And there's also an article in The Wall Street Journal about profiling gone wrong.
The examples from that article all seem to be about cultural overfitting in the profiling models. Some random selection by a purchaser is used a high-valued proximity generator in search space, and suggestions for like-minded but fatally off-target titles are the result.
One has to wonder why this happens to these people. Granted, the stickiness of a particular search session of amazon can be annoying (browse one unrelated item and idiotic links will be added to the conversational state of the current search for the duration of the search). In general though, I don't experience this kind of thing very much. But then I don't have a TiVo of course - and would really much rather have ReplayTV if I had the choice.
Among the possible reasons are
- No model for failing to match, so no notion of a too good fit. A bayesian model that does not somehow try to measure when the fit is too tight to the data will quickly become ridiculous
- Limited data on purchaser. If the profile of a particular purchaser only includes a few items, the suggestion mechanism will have very low reliability
- Limited connectedness of the problem space or very bad metric properties of the problem space. The problem space has to be relatively smooth, and I would suggest the arts in general could have very bad continuity properties. Some of the samples would indicate this also. If you are thorougly mystified by this statement it just means that small tweaks in preference space looks to the individual user as a very striking move away from the persons own preferences. This would be a popular theory - persons are complex, sensitive, beings and you can't meter them out like a statistic - but the sad fact is that models of who we are and how our beliefs match our ideas about good taste do work as far as I know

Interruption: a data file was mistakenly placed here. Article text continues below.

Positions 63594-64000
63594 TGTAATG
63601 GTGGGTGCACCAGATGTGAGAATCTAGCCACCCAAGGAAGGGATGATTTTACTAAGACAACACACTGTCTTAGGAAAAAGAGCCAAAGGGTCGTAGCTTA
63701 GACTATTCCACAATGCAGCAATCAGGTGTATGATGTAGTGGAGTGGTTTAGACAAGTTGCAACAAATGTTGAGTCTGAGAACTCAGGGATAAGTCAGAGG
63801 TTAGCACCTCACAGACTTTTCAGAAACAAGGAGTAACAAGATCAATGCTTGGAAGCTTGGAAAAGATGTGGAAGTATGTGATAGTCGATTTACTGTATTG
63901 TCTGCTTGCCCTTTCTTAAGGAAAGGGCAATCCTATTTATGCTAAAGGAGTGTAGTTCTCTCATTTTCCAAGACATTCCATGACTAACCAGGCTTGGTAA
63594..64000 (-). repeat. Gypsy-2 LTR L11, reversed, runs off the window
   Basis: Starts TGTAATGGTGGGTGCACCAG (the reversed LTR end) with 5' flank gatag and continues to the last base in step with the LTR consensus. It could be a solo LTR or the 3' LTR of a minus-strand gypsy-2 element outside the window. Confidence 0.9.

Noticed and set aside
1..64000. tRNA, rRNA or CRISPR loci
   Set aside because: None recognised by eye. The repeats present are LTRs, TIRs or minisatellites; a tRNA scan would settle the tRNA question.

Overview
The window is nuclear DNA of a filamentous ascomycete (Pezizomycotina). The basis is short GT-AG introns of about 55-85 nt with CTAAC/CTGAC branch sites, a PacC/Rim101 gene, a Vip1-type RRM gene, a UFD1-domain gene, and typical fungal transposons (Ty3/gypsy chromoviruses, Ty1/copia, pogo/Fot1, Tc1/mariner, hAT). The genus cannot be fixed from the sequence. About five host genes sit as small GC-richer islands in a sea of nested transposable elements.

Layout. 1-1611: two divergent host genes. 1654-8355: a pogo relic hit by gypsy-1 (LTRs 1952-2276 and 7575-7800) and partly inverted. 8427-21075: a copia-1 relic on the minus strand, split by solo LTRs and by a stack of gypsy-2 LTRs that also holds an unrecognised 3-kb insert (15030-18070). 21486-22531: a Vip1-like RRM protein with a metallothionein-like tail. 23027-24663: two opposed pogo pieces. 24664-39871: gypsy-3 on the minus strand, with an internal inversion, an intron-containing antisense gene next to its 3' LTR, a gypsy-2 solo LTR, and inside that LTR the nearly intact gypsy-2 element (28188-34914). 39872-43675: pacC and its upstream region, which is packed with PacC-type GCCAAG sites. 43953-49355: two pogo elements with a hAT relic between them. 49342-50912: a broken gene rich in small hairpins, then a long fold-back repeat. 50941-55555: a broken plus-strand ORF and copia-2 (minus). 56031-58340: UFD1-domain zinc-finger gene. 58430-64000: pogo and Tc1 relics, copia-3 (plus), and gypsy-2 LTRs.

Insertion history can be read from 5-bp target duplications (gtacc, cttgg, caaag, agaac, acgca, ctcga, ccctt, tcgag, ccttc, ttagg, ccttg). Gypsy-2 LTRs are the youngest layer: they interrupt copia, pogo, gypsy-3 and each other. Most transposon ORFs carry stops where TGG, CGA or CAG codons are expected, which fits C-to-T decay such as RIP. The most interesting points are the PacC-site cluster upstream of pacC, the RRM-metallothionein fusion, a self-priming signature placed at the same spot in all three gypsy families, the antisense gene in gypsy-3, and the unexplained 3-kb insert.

I think the first and second explanations are the most probable and that the third only matters inasmuch as when I'm browsing for technical literature there are very few strong personal feelings attached to the individual book selection and furthermore technical books tend to cover a subject more evenly, so any failure to match true preferences isn't nearly as intrusive as it would be to receive a suggestion to buy a ridiculous band like the now defunct Guns'n'Roses just because I happen to like Iggy Pop.
The failure to model overfitting shouldn't be discredited at all.
A pure bayesian 'most likely secondary purchase' model on a per book basis would probably fail miserably.
Due to the relative sparseness of the purchase space considering the true number of dimensions (3 million books in print) you definitely need to emply some technique to not fit the noise. A principal compenents analysis of the search space is probably a good idea and good incremental algorithms exist to compute one.
It would be interesting to know how people work with overfitting when the only observations that really make any sense are the successes. It would make sense to assume a general decay of success for a particular association of titles and let then to let the successes enforce the probabilities that aren't failures.Posted by Claus at November 27, 2002 01:00 AM